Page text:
When moving from in-person to online teaching, you may have lost some instructional options you would normally use to help your students learn, but as you become more familiar with the different features available in Canvas and other tech tools, you may find that you’ve gained some useful options as well.
The book Small Teaching Online by Flower Darby and James M. Lang is packed with practical advice for successful remote teaching, and the e-book is available through FSU’s libraries. In the second chapter, the authors explain that releasing content strategically is an option in the online environment that can be used to ensure that students complete tasks in an order that best facilitates their learning. In fact, Darby cites a study that showed students in an online course that used adaptive release earned better grades than a control group.
For tips on how to use adaptive release in Canvas, check out this support guide. There are various ways you might use this feature. If students read an article or watch a video, they could need to pass a quiz with a certain score in order to unlock the next activity or module. Or students might be asked to summarize what they learned (and what they still have questions about) from one module in order to unlock the next one. Because of the way adaptive release works, these kinds of assignments don’t necessarily have to be graded, either. Darby explains:
You can assign points for these conditional assignments and quizzes, or you can choose not to count them toward the grade. If they are set so that students must submit a task, these activities don’t necessarily have to be graded. Noted educator and author José Bowen often makes the point that the tennis net doesn’t grade your swing…he discussed the importance of this kind of non-evaluative feedback that a tennis net provides. The net doesn’t assign points based on your performance. It provides feedback. Either your ball sails over it or the ball hits the net and bounces back to you…You can use [adaptive] release to achieve the same purpose.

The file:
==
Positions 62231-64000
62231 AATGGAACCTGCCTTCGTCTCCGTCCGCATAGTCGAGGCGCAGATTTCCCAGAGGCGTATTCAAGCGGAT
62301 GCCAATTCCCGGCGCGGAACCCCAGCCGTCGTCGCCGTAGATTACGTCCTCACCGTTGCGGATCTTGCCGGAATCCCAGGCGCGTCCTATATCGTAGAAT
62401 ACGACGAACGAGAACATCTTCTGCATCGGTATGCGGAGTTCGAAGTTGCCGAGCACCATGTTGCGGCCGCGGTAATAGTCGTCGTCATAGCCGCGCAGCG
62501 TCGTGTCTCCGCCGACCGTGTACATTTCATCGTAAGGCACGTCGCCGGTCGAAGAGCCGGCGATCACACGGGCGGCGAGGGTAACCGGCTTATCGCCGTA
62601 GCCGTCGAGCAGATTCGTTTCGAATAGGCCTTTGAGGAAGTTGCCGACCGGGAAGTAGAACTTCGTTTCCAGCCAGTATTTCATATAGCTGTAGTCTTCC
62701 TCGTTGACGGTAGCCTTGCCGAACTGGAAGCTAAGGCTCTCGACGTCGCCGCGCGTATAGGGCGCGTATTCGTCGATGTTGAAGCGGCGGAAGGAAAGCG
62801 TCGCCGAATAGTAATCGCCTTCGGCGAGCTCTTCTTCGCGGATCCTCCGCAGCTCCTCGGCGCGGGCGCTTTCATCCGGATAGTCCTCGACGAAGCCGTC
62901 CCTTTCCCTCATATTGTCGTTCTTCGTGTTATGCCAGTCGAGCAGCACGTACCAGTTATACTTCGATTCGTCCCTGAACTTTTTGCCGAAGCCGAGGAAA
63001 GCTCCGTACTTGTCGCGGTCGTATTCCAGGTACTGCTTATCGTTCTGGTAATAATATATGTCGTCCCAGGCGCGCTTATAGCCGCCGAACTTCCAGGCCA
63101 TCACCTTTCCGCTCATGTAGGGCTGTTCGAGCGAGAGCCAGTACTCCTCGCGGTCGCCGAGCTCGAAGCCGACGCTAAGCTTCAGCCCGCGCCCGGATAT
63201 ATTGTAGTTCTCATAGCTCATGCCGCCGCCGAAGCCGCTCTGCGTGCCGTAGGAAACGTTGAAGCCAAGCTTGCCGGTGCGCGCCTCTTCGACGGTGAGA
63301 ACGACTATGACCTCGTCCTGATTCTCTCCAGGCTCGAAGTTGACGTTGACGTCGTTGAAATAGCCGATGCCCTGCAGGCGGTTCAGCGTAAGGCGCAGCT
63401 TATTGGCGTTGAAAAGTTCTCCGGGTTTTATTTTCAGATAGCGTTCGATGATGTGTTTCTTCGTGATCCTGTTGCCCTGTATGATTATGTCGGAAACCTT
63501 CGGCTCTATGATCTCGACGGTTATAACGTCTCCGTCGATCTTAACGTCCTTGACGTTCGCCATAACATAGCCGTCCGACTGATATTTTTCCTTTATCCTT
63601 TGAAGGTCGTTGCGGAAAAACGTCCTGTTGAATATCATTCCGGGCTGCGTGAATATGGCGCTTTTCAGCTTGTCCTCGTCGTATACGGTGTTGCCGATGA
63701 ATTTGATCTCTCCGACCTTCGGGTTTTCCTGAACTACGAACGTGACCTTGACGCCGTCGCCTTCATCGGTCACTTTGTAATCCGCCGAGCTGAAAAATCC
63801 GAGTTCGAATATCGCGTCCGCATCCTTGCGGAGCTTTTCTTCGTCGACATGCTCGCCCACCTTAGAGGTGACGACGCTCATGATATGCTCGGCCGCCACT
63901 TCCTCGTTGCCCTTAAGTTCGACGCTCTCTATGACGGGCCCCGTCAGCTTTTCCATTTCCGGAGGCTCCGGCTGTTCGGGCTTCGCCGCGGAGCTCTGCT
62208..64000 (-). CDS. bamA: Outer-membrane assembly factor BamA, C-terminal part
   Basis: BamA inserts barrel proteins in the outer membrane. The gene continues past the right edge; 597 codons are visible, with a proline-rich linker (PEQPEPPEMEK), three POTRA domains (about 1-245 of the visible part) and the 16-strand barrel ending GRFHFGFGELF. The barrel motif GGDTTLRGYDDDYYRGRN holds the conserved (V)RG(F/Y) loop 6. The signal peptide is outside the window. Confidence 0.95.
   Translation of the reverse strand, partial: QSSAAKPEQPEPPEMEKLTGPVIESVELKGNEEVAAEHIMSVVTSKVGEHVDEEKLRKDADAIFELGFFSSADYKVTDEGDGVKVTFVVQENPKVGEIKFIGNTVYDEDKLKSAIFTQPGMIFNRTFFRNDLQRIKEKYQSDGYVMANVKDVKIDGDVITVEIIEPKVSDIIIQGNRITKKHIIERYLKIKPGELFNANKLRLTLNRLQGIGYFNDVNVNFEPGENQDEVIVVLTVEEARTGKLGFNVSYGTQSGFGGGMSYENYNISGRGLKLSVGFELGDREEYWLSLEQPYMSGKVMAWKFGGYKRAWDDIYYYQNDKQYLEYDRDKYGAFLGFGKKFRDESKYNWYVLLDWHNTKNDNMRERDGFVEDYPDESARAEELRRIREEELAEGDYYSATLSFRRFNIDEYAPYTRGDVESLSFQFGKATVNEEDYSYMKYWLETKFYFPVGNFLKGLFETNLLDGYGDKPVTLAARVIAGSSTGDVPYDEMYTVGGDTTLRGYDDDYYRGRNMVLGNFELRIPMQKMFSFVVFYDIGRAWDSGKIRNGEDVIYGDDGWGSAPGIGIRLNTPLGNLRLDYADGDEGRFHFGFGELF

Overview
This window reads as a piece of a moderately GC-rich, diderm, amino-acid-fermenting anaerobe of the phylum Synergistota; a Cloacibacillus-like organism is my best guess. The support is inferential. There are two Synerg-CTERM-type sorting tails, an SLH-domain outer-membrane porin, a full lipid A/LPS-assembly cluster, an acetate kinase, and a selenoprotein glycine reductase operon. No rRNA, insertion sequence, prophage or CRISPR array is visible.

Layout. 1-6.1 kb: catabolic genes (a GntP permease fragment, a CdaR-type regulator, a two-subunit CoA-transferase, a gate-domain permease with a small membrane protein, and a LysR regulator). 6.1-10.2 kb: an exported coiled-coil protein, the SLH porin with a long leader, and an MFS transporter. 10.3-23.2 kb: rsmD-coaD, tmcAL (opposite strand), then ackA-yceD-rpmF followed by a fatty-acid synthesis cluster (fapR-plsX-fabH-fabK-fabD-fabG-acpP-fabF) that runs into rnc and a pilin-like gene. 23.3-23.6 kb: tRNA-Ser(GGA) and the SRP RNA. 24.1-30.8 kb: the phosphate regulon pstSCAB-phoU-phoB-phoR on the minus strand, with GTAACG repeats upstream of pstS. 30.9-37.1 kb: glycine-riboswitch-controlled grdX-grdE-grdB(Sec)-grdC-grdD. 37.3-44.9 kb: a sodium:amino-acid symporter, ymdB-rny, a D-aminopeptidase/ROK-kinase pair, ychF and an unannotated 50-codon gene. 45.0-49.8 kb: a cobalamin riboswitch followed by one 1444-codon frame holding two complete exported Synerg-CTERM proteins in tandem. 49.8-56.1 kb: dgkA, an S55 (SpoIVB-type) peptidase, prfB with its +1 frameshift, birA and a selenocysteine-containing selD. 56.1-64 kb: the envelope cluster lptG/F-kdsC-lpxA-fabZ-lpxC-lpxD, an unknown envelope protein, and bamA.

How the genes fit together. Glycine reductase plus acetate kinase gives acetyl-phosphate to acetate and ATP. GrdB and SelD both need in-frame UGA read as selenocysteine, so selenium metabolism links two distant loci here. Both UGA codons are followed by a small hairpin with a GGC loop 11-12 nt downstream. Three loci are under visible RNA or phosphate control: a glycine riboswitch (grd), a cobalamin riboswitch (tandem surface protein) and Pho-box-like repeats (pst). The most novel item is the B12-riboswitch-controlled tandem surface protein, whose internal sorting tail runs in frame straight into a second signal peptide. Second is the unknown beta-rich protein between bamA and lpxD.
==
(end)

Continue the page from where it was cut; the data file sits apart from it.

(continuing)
“Don’t overdo this,” Darby warns, though. “You could create frustration if students have to jump through this hoop (as they might see it) too many times before being able to proceed with the course.” So it’s important to determine the best use of this tool in your particular course. Here are a few more options that seem quite useful to us:
- Do students sometimes struggle to understand the instructions or expectations for major projects in the course? You can post a detailed project description and ask students to read and respond to it in order to unlock the rest of the module. In text, audio, or video (their choice), they can describe, in their own words, what they think they are being asked to do (the task), what they think they might learn from doing it (the purpose), and what a successful project might look like (the criteria). Completing such an assignment will help students to focus more on understanding the instructions, and reading or listening to their responses might be very illuminating for you, too. You may find some common points of confusion that you can clear up before students get started on their work, or even improve the project description for the future.
- Do you spend a lot of time providing feedback that your students don’t seem to use? You can create an assignment that asks students to read and respond to your feedback on their work before they move to the next part of the course. In text, audio, or video (their choice), they can describe, in their own words, what your feedback was, how it compares to their own assessment of their work, and how they can use your feedback to improve their work in a revision or in the next assignment. Again, reviewing their responses will give you an interesting window into what they’re getting from your feedback.
- Do you wish students would use their exams as a learning opportunity instead of focusing only on their grade? You could ask them to complete an exam wrapper after each exam in order to unlock the next section of the course. Exam wrappers are assignments that help students to learn from their errors and reflect on the effectiveness of their study strategies. To learn more about exam wrappers, you can check out our tip on that topic.
If you would like to schedule a consultation to brainstorm a few strategic ways of using adaptive release to improve students’ success in your courses, please email us at firstname.lastname@example.org. We look forward to working with you!